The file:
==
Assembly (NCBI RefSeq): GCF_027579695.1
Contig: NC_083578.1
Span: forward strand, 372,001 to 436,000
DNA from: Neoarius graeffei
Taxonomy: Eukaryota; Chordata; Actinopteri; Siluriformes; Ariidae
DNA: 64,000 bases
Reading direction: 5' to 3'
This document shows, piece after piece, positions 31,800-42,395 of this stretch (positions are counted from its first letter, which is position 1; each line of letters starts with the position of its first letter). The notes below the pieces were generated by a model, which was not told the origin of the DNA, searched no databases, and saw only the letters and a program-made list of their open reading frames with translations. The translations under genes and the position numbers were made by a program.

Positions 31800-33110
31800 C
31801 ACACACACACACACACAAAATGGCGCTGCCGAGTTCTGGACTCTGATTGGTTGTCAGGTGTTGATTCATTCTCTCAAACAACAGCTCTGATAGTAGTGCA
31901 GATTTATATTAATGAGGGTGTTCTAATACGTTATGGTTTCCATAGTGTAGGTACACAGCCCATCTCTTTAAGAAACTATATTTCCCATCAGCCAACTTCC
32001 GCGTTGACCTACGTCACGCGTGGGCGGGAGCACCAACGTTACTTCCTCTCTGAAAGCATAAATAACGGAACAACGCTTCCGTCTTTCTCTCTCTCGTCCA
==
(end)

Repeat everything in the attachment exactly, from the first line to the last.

Assembly (NCBI RefSeq): GCF_027579695.1
Contig: NC_083578.1
Span: forward strand, 372,001 to 436,000
DNA from: Neoarius graeffei
Taxonomy: Eukaryota; Chordata; Actinopteri; Siluriformes; Ariidae
DNA: 64,000 bases
Reading direction: 5' to 3'
This document shows, piece after piece, positions 31,800-42,395 of this stretch (positions are counted from its first letter, which is position 1; each line of letters starts with the position of its first letter). The notes below the pieces were generated by a model, which was not told the origin of the DNA, searched no databases, and saw only the letters and a program-made list of their open reading frames with translations. The translations under genes and the position numbers were made by a program.

Positions 31800-33110
31800 C
31801 ACACACACACACACACAAAATGGCGCTGCCGAGTTCTGGACTCTGATTGGTTGTCAGGTGTTGATTCATTCTCTCAAACAACAGCTCTGATAGTAGTGCA
31901 GATTTATATTAATGAGGGTGTTCTAATACGTTATGGTTTCCATAGTGTAGGTACACAGCCCATCTCTTTAAGAAACTATATTTCCCATCAGCCAACTTCC
32001 GCGTTGACCTACGTCACGCGTGGGCGGGAGCACCAACGTTACTTCCTCTCTGAAAGCATAAATAACGGAACAACGCTTCCGTCTTTCTCTCTCTCGTCCA